There is no doubt in our minds that Meghan Markle is a fan of the boat neck neckline. While we’ve seen it on her in the past, it’s been her use of the neckline as a member of the Royal Family at a regular frequency that has us wondering if this silhouette will be one that will come to define her style for the foreseeable future.
While you may have overlooked the Theory blazer worn back for Meghan’s first visit to Wales as having a boatneck, it’s highly unlikely that you missed her clavicle bearing wedding dress, or her bespoke Carolina Herrera Trooping the Colour dress. Or her bespoke Dior for the RAF ceremonies. Or the Ralph Lauren for Prince Louis’ Christening. Those are just some of the more contemporary examples of Meghan in a boatneck.
But Meghan Markle before the Duchess was also a fan of the boatneck. Her striped J.Crew boatneck top was one she often referenced and wore in her social media posts (as seen below), as was a Banana Republic striped version.
We thought we’d look a little at the boatneck’s history, other famous women who have been fond of the style, try and surmise if we can call it a signature silhouette just yet and suggest some new and exciting options that we’d love to see Meghan in in the future.
The boatneck (also called a bateau neck – the French word for boat – or the Sabrina) is a wide neckline that runs horizontally, front and back, almost to the shoulder points, across the collarbone. Many will associate the look with naval uniforms of France (in fact, Meghan did in her Bobo vs. Breton article on the Tig) as the style itself originates from sailors in the French Navy dating back to 1858, who wore the ‘marinière‘ style so they could easily escape the garment should the need arise on the seas.
The boatneck’s incorporation into modern fashion is thanks to Coco Chanel, who introduced it into her fashion line just before World War I in 1917. It was quite the statement collection at the time as it broke away from the so-tight-you-can’t-breathe corsets of the era and welcomed in a more relaxed look for women. (Thanks, Coco!)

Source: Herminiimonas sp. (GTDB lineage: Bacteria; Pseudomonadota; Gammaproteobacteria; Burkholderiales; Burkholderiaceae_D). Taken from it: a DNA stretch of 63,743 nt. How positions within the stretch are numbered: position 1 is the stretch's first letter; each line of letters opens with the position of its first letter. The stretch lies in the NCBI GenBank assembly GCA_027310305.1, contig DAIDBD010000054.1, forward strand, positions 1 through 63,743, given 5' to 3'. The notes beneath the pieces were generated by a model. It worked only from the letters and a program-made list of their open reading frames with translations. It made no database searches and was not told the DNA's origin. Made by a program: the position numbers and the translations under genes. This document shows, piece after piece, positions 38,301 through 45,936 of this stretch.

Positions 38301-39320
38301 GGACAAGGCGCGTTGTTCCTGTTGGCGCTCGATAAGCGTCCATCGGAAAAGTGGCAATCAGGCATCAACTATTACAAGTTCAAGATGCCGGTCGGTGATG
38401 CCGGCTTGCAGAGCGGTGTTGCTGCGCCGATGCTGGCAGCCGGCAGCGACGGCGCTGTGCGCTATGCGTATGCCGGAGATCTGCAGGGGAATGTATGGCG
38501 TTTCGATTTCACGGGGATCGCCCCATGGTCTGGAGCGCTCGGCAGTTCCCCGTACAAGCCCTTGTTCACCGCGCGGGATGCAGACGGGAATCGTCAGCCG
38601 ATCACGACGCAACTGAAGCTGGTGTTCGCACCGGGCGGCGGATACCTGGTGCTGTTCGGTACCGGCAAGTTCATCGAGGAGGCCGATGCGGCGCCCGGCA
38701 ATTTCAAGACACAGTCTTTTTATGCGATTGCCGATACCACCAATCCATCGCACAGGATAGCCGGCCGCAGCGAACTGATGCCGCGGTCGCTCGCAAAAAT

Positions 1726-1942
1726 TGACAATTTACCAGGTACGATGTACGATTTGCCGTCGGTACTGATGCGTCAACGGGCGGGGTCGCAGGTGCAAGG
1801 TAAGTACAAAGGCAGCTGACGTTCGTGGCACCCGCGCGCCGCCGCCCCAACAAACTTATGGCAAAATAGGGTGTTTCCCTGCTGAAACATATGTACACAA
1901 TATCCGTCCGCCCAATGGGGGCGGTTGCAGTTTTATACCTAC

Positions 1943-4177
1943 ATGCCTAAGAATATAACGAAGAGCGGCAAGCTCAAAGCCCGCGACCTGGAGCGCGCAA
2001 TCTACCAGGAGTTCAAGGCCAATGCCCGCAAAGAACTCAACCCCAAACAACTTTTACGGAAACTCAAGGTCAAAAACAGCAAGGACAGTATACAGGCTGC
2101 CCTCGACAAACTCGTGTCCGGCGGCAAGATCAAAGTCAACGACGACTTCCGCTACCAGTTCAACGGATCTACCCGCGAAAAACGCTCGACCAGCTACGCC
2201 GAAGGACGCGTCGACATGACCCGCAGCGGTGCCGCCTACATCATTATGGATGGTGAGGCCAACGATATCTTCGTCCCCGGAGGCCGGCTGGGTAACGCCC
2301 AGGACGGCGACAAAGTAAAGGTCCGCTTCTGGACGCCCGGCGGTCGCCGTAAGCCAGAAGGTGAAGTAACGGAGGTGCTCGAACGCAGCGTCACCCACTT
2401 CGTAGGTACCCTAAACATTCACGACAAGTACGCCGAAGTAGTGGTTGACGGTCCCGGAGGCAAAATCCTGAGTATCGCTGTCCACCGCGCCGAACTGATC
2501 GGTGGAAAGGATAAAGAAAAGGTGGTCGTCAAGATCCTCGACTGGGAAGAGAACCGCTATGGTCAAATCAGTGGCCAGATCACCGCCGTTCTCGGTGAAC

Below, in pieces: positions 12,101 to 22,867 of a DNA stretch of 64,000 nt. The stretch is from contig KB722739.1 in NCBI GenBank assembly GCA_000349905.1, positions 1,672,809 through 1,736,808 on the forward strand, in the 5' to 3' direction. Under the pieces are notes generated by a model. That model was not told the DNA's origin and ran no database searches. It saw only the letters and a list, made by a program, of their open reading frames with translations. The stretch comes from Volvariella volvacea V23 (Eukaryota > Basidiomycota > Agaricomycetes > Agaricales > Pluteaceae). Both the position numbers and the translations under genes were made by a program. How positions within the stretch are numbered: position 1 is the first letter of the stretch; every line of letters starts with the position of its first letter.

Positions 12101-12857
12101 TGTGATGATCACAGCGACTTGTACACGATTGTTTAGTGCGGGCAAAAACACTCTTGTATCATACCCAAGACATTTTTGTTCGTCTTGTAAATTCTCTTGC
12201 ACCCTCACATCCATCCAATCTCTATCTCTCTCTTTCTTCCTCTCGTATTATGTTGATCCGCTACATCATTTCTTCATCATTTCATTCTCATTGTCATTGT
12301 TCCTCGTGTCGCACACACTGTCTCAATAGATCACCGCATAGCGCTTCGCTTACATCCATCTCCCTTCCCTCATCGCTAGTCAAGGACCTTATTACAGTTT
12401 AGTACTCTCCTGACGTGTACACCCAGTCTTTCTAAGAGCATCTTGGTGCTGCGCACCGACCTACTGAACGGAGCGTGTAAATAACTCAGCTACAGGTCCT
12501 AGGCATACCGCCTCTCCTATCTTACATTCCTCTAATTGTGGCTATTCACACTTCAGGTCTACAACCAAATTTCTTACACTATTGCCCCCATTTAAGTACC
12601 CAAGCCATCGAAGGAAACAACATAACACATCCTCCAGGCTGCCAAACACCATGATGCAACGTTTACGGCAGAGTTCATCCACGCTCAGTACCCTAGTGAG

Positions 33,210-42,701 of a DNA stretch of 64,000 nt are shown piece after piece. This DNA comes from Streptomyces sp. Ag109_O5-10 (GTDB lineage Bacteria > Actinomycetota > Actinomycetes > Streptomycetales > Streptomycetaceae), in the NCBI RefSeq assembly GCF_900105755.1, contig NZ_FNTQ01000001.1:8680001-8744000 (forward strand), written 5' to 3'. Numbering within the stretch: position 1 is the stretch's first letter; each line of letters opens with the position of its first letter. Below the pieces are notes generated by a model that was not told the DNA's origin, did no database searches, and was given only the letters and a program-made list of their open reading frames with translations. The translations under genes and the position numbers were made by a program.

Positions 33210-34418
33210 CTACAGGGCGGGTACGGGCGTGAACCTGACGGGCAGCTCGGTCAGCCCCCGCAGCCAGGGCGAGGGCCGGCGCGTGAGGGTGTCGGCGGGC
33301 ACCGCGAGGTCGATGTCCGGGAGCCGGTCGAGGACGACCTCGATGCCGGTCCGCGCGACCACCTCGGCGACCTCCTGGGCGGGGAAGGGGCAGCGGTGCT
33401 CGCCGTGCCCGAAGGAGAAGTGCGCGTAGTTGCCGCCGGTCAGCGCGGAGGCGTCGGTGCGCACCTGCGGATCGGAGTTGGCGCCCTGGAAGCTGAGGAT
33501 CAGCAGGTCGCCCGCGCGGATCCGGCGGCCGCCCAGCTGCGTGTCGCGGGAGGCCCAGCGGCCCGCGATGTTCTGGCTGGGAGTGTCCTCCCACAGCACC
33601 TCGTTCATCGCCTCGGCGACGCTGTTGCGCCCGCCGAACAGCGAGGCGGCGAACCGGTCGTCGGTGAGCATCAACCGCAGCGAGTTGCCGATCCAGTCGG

The look is forever tied to the inimitable Audrey Hepburn, who loved and greatly popularized the look. In her 1956 film ‘Funny Face’, Audrey wore a navy striped Breton look, and she often showcased her elegance in the look, such as in this photoshoot.
Meghan has definitely developed a fondness for the neckline, sharing in her article about Bobo vs Breton French style that:
Frankly, I think most of us find ourselves in a crossroads of relatively put together + a polished throwback on any given day. The classic Breton shirt has that Cape Cod nod, Jackie O approved, but with distressed jeans. But that is life. It can’t always be perfect and yet it can feel remotely pulled together – à la Breton.
It’s definitely a style that has had many questioning if this is a “signature” look for Meghan, or just where her fashion heart lies at the moment. We think it’s definitely liable to become a signature look.
Why? Well, firstly, it’s a style Meghan has worn in the past. It’s a classic look, and we’re talking about a woman with rather classic styling inclinations. She had numerous breton-striped boatneck shirts in her closet and we’d be willing to wager given her fondness for them that they made the jaunt across the pond with her. Second, Meghan had her choice of designer and neckline when designing her wedding gown, which would be an iconic “Meghan” look for years to come- and she chose the boatneck. And lastly, it really suits her! Boatneck necklines do not tend to suit women with short or wide necks, neither problems Meghan has.
So what kind of boatneck styles might we see HRH The Duchess of Sussex indulge in in years to come? We played stylist for a few minutes and found some gorgeous options that she could consider.